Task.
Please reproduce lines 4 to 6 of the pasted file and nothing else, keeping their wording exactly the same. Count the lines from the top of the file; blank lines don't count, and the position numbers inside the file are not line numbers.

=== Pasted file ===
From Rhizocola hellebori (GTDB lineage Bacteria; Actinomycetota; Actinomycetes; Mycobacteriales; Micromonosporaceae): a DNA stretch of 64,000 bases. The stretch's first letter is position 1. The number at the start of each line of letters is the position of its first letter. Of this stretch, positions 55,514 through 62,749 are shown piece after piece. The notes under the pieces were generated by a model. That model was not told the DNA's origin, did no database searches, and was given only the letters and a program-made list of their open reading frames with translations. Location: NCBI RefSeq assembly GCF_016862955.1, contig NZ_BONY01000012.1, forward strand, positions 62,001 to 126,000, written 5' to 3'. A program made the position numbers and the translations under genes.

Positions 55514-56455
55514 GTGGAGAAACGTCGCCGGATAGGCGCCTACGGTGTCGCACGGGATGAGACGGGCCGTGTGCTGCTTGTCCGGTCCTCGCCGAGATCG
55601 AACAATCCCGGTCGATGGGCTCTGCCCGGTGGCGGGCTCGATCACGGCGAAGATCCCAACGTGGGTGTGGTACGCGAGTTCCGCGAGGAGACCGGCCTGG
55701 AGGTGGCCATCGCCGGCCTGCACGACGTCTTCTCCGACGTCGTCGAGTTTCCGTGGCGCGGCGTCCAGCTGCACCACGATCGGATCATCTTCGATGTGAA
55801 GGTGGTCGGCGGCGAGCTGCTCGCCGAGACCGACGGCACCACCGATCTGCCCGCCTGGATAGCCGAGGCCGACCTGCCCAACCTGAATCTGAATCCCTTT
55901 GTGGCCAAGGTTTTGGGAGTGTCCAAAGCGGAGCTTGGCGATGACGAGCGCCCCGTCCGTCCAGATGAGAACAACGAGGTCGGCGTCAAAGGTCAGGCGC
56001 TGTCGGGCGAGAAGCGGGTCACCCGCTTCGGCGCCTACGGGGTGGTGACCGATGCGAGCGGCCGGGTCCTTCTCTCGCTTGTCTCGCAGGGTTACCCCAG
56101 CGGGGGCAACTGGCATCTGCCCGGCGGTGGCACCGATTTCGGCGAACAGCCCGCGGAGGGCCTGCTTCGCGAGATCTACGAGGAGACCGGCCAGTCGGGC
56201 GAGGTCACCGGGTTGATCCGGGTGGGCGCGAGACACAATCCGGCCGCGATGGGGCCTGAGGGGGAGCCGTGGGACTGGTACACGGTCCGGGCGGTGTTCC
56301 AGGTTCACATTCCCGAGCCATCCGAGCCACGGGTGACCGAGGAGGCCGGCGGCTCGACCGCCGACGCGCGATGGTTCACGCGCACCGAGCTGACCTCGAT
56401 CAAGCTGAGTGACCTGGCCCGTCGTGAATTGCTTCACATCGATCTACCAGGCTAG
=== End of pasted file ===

55601 AACAATCCCGGTCGATGGGCTCTGCCCGGTGGCGGGCTCGATCACGGCGAAGATCCCAACGTGGGTGTGGTACGCGAGTTCCGCGAGGAGACCGGCCTGG
55701 AGGTGGCCATCGCCGGCCTGCACGACGTCTTCTCCGACGTCGTCGAGTTTCCGTGGCGCGGCGTCCAGCTGCACCACGATCGGATCATCTTCGATGTGAA
55801 GGTGGTCGGCGGCGAGCTGCTCGCCGAGACCGACGGCACCACCGATCTGCCCGCCTGGATAGCCGAGGCCGACCTGCCCAACCTGAATCTGAATCCCTTT